Fuse #8

Wednesday, September 27, 2006

Review of the Day: Porch Lies - Tales of Slicksters, Tricksters, and Other Wily Characters

On an eight by ten sheet of paper, please explain the distinction between slicksters, tricksters and wily characters using examples of each kind to support your conjectures. You have (looks at the clock) five minutes. Go.

That, if you were a teacher of diabolical means and methods, would be one way of collecting a list of ne’er do wells for your own personal collection. To be frank, though, I wouldn’t recommend it. You’d have far more luck if you happened to find yourself in the presence of Patricia McKissack’s remarkable, “Porch Lies” and had the wherewithal to snatch it up right quick. Ms. McKissack has always been consistently good, consistently interesting, and blessed with an ear for African-American storytelling and vernacular. Rejoice then when I tell you that her latest venture is a pip. Wonderful to read, both to oneself and aloud to an audience, these are tales that demand to be heard. Hear them then and be content, cause you’ll seldom find the like again.

To hear Ms. McKissack tell it, the place to be when she was a child of Nashville, Tennessee was not in the playgrounds or movie theaters of the city but on the porch of 3706 Centennnial. There, Patricia would spend her happy days listening as her grandparents, their friends, and some acquaintances reminisced about some "true" characters they had known in their day. Culling together all the best slickster-trickster tales she knew, McKissack recounts these characters after having processed them from her grandfather’s “models” into 9 (or 10, depending on how you count) wholly new and original porch lies. Each story in this book is preceded by a small reminiscence of the person who was telling that tale and how they’d think to tell it in the first place. Then the real fun starts. We see poor Clovis Reed having his soul weighed against a feather and James Booker Black outwitting the devil for his own soul. We see Mingo Cass outwit a whole barbershop full of men and, in my personal favorite, sweet Dooley Hunter tell the greatest lie ever told. Every tale is recounted with a familiar feel but stands as its own original story on closer inspection. To read the book is to relax into the story and feel that you yourself are swinging on a porch swing, hearing the tales told on a breezy summer night.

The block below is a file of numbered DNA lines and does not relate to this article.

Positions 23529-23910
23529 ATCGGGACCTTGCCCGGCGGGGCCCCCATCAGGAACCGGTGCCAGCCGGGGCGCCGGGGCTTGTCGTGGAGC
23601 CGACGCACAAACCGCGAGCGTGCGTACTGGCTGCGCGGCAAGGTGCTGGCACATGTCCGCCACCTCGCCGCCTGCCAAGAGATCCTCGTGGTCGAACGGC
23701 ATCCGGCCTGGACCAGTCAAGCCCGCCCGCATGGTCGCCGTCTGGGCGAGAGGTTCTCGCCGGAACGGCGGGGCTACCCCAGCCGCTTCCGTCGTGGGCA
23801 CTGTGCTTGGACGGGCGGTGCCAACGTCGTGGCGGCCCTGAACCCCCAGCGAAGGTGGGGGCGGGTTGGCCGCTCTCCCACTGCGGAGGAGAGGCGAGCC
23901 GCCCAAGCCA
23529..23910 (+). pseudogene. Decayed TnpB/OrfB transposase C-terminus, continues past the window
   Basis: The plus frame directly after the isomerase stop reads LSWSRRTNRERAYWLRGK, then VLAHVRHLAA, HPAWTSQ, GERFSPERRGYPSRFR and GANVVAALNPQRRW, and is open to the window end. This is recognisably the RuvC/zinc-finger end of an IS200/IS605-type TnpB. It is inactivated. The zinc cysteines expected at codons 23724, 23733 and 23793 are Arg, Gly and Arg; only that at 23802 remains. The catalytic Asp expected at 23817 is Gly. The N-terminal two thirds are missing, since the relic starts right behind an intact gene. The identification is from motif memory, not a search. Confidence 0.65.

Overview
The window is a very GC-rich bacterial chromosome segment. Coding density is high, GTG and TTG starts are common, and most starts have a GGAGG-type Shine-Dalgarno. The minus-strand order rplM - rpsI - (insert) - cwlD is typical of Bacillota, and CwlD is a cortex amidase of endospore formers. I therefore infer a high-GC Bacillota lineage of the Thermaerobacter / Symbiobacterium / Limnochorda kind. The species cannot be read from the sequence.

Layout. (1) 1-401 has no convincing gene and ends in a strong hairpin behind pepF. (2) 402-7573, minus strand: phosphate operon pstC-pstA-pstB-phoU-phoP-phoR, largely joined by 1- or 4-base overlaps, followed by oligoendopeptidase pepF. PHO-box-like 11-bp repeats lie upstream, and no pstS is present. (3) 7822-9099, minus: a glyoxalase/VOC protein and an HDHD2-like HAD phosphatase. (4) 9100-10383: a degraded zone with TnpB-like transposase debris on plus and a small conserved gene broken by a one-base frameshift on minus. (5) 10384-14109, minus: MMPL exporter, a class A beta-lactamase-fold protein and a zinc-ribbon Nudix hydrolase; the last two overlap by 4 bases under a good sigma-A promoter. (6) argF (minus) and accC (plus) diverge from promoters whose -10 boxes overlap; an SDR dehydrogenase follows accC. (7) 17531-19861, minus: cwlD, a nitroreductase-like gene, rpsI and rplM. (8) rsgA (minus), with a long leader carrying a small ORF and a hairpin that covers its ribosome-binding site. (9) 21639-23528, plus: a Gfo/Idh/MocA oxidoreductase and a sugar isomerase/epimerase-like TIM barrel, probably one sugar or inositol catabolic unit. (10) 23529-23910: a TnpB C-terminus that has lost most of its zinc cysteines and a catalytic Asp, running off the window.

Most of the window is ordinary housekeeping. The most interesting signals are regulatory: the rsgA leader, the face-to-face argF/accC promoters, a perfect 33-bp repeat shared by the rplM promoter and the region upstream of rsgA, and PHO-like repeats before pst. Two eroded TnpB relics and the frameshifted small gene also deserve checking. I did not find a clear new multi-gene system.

The range of stories really make it worth a reader’s while as well. You’ve got your tall tales alongside your moral ones. You’ve lovable scalawags and the not-so-lovable prigs that find them a nuisance. The gullible exist here alongside the exceedingly clever (but lazy). Ms. McKissack's wordplay is just lovely as well. Who can resist a line like, “Cooley was a one-of-a-kind in a one-size-fits-all world”? Each story rolls trippingly off the tongue, demanding that a person read it aloud to someone. Could be to a family member or a classroom. It doesn’t matter who, really. Everyone can find something in this book to get a kick out of. And it’s all thanks, in part, to Ms. McKissack’s powerful grasp on the English language.